When NIU alumna Peg Keiner was growing up, she took apart nearly anything she could get her hands on just to see what made it tick.
Sometimes the most interesting challenge was learning if she could put it back together.
Now, as an instructional technology coach in Oak Lawn, she remains just as enthusiastic as about science, technology, engineering and math (STEM) as ever.
“I’ve always been the kind of person who wanted to take something apart and put it back together,” Keiner said. “I’ve always been encouraged to do that, from a young age all the way through high school. I want to give kids the same opportunity and encouragement that I had.”
On Monday, Aug. 27, NIU’s STEM Outreach partnered with PBS’s popular television series “Design Squad Nation” and the Illinois Girls Collaborative Project for the “Boosting Girls Interest in Engineering” seminar.
The event featured school administrators, Girl Scout leaders and STEM professionals. Those in attendance participated in hands-on activities featured on the Design Squad Nation website.
Projects included creating spin wheels and small lunar landers complete with marshmallow astronauts.
“We have to collaborate and network and really hear how we can move forward in supporting females in STEM fields,” Keiner said.
Susan Buckey, senior outreach program director for PBS’s Boston affiliate WGBH-TV, said the seminar was intended to provide local STEM professionals with resources that can be used to help positively influence girls in STEM fields and show that engineering is connected to the things that already interest them.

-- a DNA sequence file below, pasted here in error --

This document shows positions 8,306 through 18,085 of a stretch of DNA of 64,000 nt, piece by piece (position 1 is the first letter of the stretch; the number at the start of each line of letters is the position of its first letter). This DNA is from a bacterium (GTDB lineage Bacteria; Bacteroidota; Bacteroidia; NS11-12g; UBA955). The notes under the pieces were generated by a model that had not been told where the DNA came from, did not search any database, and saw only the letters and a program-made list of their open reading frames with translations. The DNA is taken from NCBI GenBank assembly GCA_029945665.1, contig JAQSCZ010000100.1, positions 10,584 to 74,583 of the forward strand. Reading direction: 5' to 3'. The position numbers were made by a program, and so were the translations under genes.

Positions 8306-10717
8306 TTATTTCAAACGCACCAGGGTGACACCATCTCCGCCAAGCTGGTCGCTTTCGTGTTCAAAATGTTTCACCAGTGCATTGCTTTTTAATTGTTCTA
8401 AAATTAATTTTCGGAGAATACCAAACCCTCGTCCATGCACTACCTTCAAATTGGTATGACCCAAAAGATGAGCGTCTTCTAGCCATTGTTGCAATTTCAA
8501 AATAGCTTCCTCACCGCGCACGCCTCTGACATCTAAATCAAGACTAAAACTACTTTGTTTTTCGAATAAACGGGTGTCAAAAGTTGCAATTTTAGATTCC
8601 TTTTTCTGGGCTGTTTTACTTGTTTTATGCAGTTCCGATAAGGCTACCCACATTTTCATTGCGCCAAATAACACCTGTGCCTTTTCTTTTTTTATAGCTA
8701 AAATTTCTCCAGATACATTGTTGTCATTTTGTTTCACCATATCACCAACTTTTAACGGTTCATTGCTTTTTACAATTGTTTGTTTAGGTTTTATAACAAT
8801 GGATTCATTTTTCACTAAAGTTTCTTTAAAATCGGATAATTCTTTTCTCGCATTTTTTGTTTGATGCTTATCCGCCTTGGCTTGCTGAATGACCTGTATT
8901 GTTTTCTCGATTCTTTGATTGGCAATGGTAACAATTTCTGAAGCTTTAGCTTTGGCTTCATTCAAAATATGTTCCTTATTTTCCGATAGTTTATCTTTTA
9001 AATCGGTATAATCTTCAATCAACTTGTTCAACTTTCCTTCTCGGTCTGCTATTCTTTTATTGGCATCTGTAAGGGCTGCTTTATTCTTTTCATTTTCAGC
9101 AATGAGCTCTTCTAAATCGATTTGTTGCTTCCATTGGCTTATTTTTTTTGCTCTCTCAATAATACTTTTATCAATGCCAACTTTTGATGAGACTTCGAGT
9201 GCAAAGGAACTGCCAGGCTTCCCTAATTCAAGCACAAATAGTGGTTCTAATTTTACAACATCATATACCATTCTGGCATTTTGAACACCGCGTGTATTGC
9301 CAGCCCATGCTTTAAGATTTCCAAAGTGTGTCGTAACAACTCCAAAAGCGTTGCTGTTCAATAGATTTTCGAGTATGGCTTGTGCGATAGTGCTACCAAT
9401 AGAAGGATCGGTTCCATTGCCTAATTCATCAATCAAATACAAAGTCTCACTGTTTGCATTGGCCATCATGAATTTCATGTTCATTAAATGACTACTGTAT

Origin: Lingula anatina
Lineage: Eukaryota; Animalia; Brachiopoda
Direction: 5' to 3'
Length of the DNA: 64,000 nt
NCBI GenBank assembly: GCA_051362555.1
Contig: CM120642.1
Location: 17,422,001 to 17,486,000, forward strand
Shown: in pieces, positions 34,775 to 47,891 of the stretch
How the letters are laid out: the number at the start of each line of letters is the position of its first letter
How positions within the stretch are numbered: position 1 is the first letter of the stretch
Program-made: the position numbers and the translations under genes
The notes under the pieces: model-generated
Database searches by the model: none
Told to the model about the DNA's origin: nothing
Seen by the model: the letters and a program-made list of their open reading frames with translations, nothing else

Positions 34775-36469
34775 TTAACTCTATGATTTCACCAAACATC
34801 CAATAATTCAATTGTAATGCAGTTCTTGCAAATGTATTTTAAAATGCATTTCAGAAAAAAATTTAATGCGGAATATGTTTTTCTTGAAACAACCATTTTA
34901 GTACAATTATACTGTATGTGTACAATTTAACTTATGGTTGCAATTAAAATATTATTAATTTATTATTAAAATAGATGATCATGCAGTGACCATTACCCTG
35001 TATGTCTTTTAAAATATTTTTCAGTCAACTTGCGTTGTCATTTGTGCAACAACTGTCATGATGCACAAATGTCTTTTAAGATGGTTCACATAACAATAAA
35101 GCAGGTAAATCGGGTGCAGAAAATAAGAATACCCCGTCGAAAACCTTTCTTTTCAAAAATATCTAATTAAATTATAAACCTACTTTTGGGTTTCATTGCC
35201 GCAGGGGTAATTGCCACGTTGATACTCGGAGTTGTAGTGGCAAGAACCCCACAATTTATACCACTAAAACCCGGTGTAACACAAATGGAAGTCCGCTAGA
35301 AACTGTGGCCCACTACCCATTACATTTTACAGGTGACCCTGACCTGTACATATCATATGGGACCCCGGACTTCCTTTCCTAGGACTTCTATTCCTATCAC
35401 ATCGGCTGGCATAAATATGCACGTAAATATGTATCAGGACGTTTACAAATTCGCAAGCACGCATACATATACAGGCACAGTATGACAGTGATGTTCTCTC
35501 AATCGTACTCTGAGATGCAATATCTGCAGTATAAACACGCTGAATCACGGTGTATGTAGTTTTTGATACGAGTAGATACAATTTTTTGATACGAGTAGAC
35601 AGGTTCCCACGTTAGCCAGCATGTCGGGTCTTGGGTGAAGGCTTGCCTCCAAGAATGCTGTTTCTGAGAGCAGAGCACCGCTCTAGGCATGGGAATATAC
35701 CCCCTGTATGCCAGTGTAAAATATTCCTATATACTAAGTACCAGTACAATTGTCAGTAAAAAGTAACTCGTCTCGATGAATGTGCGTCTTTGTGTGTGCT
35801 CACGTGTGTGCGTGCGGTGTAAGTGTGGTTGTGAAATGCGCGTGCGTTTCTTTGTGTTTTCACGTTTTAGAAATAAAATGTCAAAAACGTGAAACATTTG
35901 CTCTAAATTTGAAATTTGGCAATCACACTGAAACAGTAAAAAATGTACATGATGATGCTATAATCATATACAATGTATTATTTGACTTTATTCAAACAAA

“The event was really about enlisting area folks who are already invested in STEM education to get them some resources from our program so that they can go out and really get girls excited about engineering,” Buckey said. “It impacts their life in just about every way.”
Pati Sievert, director of NIU’s STEM Outreach, said that it’s important to show girls how fascinating STEM fields are, especially at a young age.
“Middle school girls are making choices that will effect what they take in high school,” Sievert said. “If they don’t take the proper courses in high school, it’s harder when they get to college, so we want to catch them while they’re young.
“The event was really a success,” Sievert added. “We’re looking to offer this again when more teachers are available.”
NIU’s STEM Outreach will host its popular STEMfest from 10 a.m. to 5 p.m. Saturday, Oct. 20, at the Convocation Center.
For more information, call (815) 753-1201 or email email@example.com.